The sixth case of Bovine Spongiform Encephalopathy, or BSE, during the past 15 years in the United States has been identified in a 6-year-old mixed breed beef cow in Florida. The positive test for so-called Mad Cow Disease comes six years after the most recent in 2012 at Hanford, CA.
Officials from the U.S. Department of Agriculture calmed public fears about the discovery with assurances the animal never entered the human food supply and did not threaten human health in any other way. The atypical case of BSE is unlikely to cause U.S. producers to lose any international cattle markets.
The U.S. has experienced only one case of classical BSE. That was in 2003. It is classical BSE, such as occurred in the United Kingdom a generation ago when Mad Cow Disease was linked to variant Creutzfeldt-Jakob disease or cCJD, the prion disease in people.
The Florida cow was found unsuitable for slaughter during routine surveillance and then submitted to Colorado State University’s Veterinary Diagnostic Laboratory at Fort Collins, CO for more specific BSE testing. Both USDA’s Animal and Plant Health inspection Service (APHIS) and Florida’s veterinary officials are continuing to gather background information on the case.
The World Organization for Animal Health (OEI) usually finds an atypical BSE case does not change a country’s BSE risk status. The reason is that atypical BSE is believed to occur spontaneously in domestic cattle herds throughout the world. “Therefore, this finding of an atypical case will not change the negligible risk status of the United States, and should not lead to any trade issues,” according to a USDA statement.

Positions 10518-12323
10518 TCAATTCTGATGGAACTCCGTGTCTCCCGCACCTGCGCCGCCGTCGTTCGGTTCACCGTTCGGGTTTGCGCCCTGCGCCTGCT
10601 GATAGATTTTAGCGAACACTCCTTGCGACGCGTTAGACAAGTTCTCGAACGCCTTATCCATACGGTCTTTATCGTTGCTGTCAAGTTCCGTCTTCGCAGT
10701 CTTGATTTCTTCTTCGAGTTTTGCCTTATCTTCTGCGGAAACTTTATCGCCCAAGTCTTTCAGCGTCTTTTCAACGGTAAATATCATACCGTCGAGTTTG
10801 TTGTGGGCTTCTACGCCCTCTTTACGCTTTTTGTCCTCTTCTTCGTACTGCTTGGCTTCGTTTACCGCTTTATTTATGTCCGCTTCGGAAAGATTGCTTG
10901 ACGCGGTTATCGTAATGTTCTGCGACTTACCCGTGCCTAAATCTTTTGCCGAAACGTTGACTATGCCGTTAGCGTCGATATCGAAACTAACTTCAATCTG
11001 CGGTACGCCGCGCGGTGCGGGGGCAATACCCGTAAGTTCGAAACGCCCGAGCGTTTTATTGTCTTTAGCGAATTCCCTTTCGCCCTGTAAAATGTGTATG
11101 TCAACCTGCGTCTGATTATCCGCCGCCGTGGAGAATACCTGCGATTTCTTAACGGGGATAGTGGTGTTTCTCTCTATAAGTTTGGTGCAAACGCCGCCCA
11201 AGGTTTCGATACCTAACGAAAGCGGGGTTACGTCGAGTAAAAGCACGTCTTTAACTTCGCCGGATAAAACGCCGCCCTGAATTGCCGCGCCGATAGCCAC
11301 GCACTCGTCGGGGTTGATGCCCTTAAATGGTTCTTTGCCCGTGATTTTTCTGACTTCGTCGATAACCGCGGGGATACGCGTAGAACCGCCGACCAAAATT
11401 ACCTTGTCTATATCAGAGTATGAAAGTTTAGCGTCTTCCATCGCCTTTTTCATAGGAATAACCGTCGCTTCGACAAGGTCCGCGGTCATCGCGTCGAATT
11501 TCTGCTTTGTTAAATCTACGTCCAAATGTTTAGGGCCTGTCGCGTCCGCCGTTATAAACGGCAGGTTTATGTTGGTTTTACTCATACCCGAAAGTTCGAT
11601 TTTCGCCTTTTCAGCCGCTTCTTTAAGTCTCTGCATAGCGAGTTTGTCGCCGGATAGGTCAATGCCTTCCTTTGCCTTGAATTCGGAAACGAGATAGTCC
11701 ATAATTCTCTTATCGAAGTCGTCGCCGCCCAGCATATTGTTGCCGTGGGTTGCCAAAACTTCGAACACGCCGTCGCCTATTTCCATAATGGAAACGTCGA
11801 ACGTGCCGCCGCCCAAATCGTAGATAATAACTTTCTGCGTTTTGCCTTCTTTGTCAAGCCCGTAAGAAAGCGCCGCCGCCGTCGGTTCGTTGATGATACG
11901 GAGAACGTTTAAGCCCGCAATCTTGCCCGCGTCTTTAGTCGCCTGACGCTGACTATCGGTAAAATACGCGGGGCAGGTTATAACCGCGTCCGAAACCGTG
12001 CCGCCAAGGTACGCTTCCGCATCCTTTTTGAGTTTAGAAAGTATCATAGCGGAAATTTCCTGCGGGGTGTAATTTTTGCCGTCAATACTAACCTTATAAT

The only classic case of BSE recorded in the U.S. involved a cow that was imported from Canada in 2003. That did result in the loss of some foreign cattle markets for several years. Meat-and-bone feed with protein from rendered infected cattle — which is now banned — likely helped speed classic BSE.
This is the nation’s sixth detection of BSE since that classic 2003 case. The five subsequent BSE cases in the U.S. were atypical cases.
The United States has a longstanding system of interlocking safeguards against BSE. The first safeguard protects public and animal health in the United States, the most important of which is the removal of specified risk materials — or the parts of an animal that would contain BSE if an animal had the disease — from all animals presented for slaughter. The second safeguard is a strong feed ban that protects cattle from the disease. Another important component of the U.S. system — which led to this detection — is the ongoing BSE surveillance and testing program that allows USDA to detect the disease if it exists at very low levels in the U.S. cattle population.
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